Beating pandemic for her as easy as a walk in the park

Posted 8/21/20

Mt. Airy licensed marriage/family therapist Lauren Kahn has for years specialized in “outdoor therapy” for her clients. (Photo by Susan Beard Design) by Len Lear You might say that Mt. Airy …

This item is available in full to subscribers.

Please log in to continue

Log in

Beating pandemic for her as easy as a walk in the park

Mt. Airy licensed marriage/family therapist Lauren Kahn has for years specialized in “outdoor therapy” for her clients. (Photo by Susan Beard Design)

by Len Lear

You might say that Mt. Airy licensed marriage/family therapist Lauren Kahn is perfectly positioned to deal with a pandemic. That's because even though Kahn is a founding member of the collective, Mt. Airy Psychotherapy and Wellness, at 7127 Germantown Ave., Kahn has for years specialized in “outdoor therapy” for her clients; in other words, instead of having indoor office sessions with a therapist, which has been pretty much verboten since the pandemic started almost four months ago, Kahn has done therapy in parts of Wissahickon Park where social distancing is not an issue, and the air is clean.

According to Kahn, “Nature is a healing place. It provides comfort, relaxation and clarity. There is a whole field of ‘wilderness therapy’ now, and there is no shortage of evidence that there really is healing. I am still the therapist out in the woods, but I am using nature as a way of expanding their consciousness.”

According to one of her clients, Ross R., of Manayunk, “Outdoor therapy brings a sense of peace and connection to the basics of life and offers a new perspective everywhere you look,” and Ellen B., of Glenside, another client, added, “Being in the woods encourages better listening."

“While I miss being in the office,” Kahn told us in an interview last week, “working online does provide some flexibility and convenience for both my clients and myself. However,  I know many clients are excited that they can once again  take advantage of the option I offer to take therapy outside ... It allows us to  harness the healing power of nature to address many of the mental health issues that bring people to therapy. It also helps to envision a more positive future and cultivate hope for a better, more peaceful world.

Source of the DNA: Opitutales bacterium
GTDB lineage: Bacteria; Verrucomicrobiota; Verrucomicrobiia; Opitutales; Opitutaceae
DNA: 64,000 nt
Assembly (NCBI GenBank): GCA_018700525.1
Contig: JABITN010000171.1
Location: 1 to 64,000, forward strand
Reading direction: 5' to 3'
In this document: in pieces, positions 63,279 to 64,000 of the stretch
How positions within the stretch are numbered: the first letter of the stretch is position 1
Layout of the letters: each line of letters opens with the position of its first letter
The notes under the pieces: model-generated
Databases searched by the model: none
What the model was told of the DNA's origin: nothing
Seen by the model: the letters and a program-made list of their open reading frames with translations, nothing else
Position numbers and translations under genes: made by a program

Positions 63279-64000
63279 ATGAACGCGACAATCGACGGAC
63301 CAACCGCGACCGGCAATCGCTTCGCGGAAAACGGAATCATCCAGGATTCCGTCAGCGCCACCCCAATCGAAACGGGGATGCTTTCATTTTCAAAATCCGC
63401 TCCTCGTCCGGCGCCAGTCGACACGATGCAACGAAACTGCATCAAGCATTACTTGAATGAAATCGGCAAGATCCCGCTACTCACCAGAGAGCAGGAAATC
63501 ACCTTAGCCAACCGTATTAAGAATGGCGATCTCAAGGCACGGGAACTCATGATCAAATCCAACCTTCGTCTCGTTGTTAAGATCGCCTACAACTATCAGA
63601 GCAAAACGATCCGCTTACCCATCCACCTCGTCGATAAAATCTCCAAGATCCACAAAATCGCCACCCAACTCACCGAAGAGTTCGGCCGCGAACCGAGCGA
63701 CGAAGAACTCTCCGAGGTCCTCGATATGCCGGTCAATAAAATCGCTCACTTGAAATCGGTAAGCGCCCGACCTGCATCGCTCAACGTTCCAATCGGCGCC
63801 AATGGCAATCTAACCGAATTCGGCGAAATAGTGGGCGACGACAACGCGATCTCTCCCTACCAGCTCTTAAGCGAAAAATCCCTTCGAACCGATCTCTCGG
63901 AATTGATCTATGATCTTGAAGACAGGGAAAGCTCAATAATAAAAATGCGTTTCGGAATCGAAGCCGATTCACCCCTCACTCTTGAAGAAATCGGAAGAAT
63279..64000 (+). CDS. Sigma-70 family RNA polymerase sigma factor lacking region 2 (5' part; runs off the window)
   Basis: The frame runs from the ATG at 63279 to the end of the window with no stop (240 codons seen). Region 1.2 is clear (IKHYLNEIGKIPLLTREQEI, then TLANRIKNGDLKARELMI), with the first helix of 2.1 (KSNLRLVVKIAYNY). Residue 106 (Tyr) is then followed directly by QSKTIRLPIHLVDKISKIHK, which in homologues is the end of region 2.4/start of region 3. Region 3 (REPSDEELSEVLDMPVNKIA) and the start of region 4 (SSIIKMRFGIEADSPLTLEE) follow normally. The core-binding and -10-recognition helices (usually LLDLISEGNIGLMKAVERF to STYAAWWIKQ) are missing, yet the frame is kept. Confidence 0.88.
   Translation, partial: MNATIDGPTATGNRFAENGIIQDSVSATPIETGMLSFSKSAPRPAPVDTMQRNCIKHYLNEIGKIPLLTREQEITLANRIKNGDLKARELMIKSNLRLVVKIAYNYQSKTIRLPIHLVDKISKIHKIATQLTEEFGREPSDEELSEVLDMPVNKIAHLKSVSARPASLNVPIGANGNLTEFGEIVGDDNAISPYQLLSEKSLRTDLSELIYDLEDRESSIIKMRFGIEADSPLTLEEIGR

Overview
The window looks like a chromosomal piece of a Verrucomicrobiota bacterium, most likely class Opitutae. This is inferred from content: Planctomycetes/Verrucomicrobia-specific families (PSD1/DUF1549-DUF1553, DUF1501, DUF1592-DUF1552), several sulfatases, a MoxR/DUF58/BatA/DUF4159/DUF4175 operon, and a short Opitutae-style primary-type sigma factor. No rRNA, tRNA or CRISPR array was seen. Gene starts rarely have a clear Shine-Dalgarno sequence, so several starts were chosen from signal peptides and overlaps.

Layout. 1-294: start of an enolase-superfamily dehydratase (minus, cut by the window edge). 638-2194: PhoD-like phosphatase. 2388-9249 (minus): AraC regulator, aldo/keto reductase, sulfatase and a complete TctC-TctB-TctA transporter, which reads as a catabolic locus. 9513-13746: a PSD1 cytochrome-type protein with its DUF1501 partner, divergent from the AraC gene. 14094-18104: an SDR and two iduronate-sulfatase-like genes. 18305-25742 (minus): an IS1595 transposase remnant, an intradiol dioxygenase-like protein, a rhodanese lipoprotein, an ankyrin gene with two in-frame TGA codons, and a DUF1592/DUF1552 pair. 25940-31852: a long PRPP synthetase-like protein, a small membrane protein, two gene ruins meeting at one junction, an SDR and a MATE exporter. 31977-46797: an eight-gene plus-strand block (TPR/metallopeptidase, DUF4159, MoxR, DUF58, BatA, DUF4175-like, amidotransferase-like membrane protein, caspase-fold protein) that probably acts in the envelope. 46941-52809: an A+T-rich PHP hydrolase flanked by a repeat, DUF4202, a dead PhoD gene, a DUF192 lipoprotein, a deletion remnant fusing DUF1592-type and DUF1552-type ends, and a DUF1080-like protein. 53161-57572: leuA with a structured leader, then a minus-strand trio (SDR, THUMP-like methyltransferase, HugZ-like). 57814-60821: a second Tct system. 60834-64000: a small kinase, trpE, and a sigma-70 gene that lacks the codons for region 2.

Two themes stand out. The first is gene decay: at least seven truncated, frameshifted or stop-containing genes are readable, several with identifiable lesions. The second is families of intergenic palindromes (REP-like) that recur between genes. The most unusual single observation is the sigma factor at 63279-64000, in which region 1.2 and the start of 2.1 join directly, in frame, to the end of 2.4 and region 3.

“I recently resumed seeing clients outdoors, wearing masks or face shields, which have been shown to be equally as effective as cloth face coverings with the advantage of being cooler and clear so we are able to see each other’s faces and expressions as we walk and sit together at a safe distance.” 

Kahn wrote an article, “Ecotherapy: A Natural Approach to Today’s Mental Health Challenges,” which was in the May/June, 2020, issue of Family Therapy Magazine, published by The American Association for Marriage and Family Therapy. The essence of the article was a discussion of how Kahn structures her outdoor sessions, whether virtually or in person, using what she calls the four “P’s”: Place, Pace, Perspective and Possibilities. 

I always ask any interviewee for his/her age, and some do not want to reveal it or ask that it not be mentioned in the article. But not Kahn. “I don’t mind saying that I'm 57. I’d also like to say that I still bike, ski, walk my dog every day, do yoga, play tennis, hike and swim, and I feel like I do all those things almost as well as or in some cases better than I did them when I was in my 20s, so 57 is still feeling pretty good.” 

Now a Mt. Airy resident, Kahn grew up in Lower Merion and later moved to Haverford. She attended Baldwin, a private all-girls school in Bryn Mawr. “They only taught us how to say, ‘I can do that.’ We were not given the ‘no’ button. We had a very good education.”

Kahn earned her undergraduate degree in 1985 from the University of Pennsylvania (BA in English/psychology) and a master’s degree from Boston University School of Social Work in 1991. She had post-graduate training from The Philadelphia Child and Family Therapy Training Center, completed in 2008.

Kahn's father, who ran a company called Regal Thread & Notions Company, was killed in a car accident when he was just 50. “He is the person I miss most when thinking about the past … Having outlived him now by 7 years, I have a deep appreciation for how much of life he missed.”  Kahn's mom was an interior designer. Her stepfather is a psychiatrist who still practices medicine in center city at age 86. “He has pivoted quite easily to seeing his patients on Zoom. He is quite a nimble guy in body and mind.”

Kahn also provides supervision for marriage/family therapists, licensed professional counselors and clinical social workers. She recently designed a training modality for local clinicians who are interested in taking their therapy practices outdoors safely during COVID-19. She also just started a voter registration effort called Cycle to Vote. Here is its Instagram page. (The website will be live soon.)

For more information, visit You can reach Len Lear at